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03842 : Real Estate Advice

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  • Local Info0
  • Home Buying7
  • Home Selling0
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Activity 9
Carlossoto30, Home Buyer in New York, NY
Sun Oct 23, 2016
Carlossoto30 asked:
Have enough for renos but since this is our first time we wanna make sure we get the full 200k from the bank for the house and renos. Any thoughts?
0 votes 0 Answers Share Flag
Diana McLaug…, Real Estate Pro in Somersworth, NH
Sat Nov 22, 2014
Diana McLaughlin answered:
I am not a lender but I do work with a lot of VA Buyers. Please feel free to give me a call if you are still looking to purchase a home. Thank you, Diana McLaughlin
Owner/Broker at MKK Real Estate Professionals, LLC 603-343-4352 ... more
0 votes 3 answers Share Flag
c.combier.do…, Renter in Hampton, NH
Thu May 30, 2013
c.combier.donovan answered:
Thanks! At least now I understand why the usual lease jumps 4-fold in the summer. The problem is my daughter's 1-year lease in Hampton is up this weekend and it has been impossible to find anything remotely affordable beginning June 1! ... more
0 votes 4 answers Share Flag
Lisa Newman, Real Estate Pro in Hampton, NH
Thu May 24, 2012
Lisa Newman answered:
Are you looking for a multi family investment? I am assuming by you question you are. But you may also be looking for a fixer upper that you can buy, rehab, hold and sell as the market starts to improve. There are a number of multis currently available, most are at the beach which would lead to the question of how you want to run your rentals. Yearly or seasonally. Either way, there are a number of options out there depending on your price point and the rate of return you want. Feel free to call if you want to chat. Lisa Newman. BHG/The Masiello Group. 603-601-1117 ... more
0 votes 3 answers Share Flag
Common Sense, Home Owner in Houston, TX
Thu May 10, 2012
Common Sense answered:
Taking a loan for "tax advantage" is a hugely false savings. Let's do the math.

Only the interest paid is deductible, and only if you file using itemized expenses.

Let's say you pay $5,000 in interest expense for the whole year, and let's assume it's all deductible (which, depending on your situation, it may or may NOT be - check with your accountant). You get to deduct as an itemized deduction that $5,000 in interest expense. Assuming it drops dollar-for-dollar to reduce your taxable income (and it might not - again, check with your accountant) you'll save taxes at the marginal rate you pay. If you're in the highest federal tax bracket which for 2012 is 35%, your actual dollar tax savings would be $5,000 x 35% = $1,750. Nice tax savings, right?

WRONG. You paid a bank $5,000 for the "privilege" of "saving" $1,750 on your taxes. Maybe you like the bank a whole lot better than the government (it's kind of hard to like either one, in my view), but it COST you $3,250 in real money. And if you're in a lower tax bracket, the "Cost" is even higher, perhaps much higher.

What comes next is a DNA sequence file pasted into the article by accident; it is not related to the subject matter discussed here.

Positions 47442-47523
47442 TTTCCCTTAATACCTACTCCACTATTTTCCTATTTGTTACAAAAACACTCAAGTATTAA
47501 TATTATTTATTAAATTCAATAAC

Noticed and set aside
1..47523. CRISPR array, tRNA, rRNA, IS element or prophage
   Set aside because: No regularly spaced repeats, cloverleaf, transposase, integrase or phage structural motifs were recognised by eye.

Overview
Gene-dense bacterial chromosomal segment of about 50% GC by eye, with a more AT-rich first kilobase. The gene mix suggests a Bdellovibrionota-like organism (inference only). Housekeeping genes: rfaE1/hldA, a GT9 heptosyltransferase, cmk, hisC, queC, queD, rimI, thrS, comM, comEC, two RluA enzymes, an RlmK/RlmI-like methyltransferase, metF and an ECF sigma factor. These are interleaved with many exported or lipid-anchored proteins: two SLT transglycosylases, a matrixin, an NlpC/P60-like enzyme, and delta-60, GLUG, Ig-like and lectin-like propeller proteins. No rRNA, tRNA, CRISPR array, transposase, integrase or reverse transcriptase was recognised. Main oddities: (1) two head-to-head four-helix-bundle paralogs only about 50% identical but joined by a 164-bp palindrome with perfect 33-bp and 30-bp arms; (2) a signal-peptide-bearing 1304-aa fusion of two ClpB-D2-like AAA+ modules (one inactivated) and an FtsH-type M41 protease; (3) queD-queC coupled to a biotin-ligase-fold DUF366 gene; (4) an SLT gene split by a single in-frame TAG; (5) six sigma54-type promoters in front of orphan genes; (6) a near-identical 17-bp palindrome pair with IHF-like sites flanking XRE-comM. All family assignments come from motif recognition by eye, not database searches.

Why would you do something that's going to cost you (at best) almost 2 times the savings just to reduce your tax bill? I like to pay the smallest legal amount of taxes too, but paying interest when you do not have to makes zero financial sense.
... more
0 votes 13 answers Share Flag
Bob Holder, Real Estate Pro in Portsmouth, NH
Fri Mar 9, 2012
Bob Holder answered:
Laura,

All good answers, and I agree, you must have a professional negotiating this for you. The BPO can certainly be challenged with current comps and an experienced negotiator should be able to improve the situation.

Good Luck
... more
0 votes 8 answers Share Flag
Bob Holder, Real Estate Pro in Portsmouth, NH
Fri Mar 9, 2012
Bob Holder answered:
1st Time Buyer,

You are 100% correct, you don't want to tell the seller that you can pay more when you don't intend to. We always have the pre-approval letter written to agree with the purchase price offered. Many times you end up getting more than one letter, depending on the negotiations go.

Good Luck!
... more
0 votes 17 answers Share Flag
Annette Levi…, Other/Just Looking in New York, NY
Mon Oct 11, 2010
Annette Levinson answered:
A large down payment is considered a compensatory factor for a mortgage. How low is your FICO and have you had a mortgage officer go over your credit to tell you what you need to do to get it up. That is one service I provide free of charge. Let me know if you need help. ... more
0 votes 6 answers Share Flag
Tom McGuirk, Real Estate Pro in Hampton, NH
Sat Nov 22, 2008
Tom McGuirk answered:
The Foreclosure process is just that a process. The bank may not have the option to "DEAL" pre-auction. One common stubbling block is the presence of a Second-Mortgage. The primary mortgagee cannot satisfy the second mortgage through short sale. The auction process will eliminate the second mortgage and give title to the "Bank" (primary mortgagee) or highest bidder (in most cases the second mortgagee will have to bid in to protect their interest.)

Also it is the duty of the bank to properly notify the mortgagor, advertise the foreclosure adequately and bid in at a certain percentage of market value in order to minimize the deficiency created by the sale. If the Bank offered a "deal" pre-foreclosure, they are opening themselves up to possible litigation by the mortgagor. The forclosure process is designed to limit litigation and also protect the homeowner as well as the interest of the bank.
... more
1 vote 14 answers Share Flag
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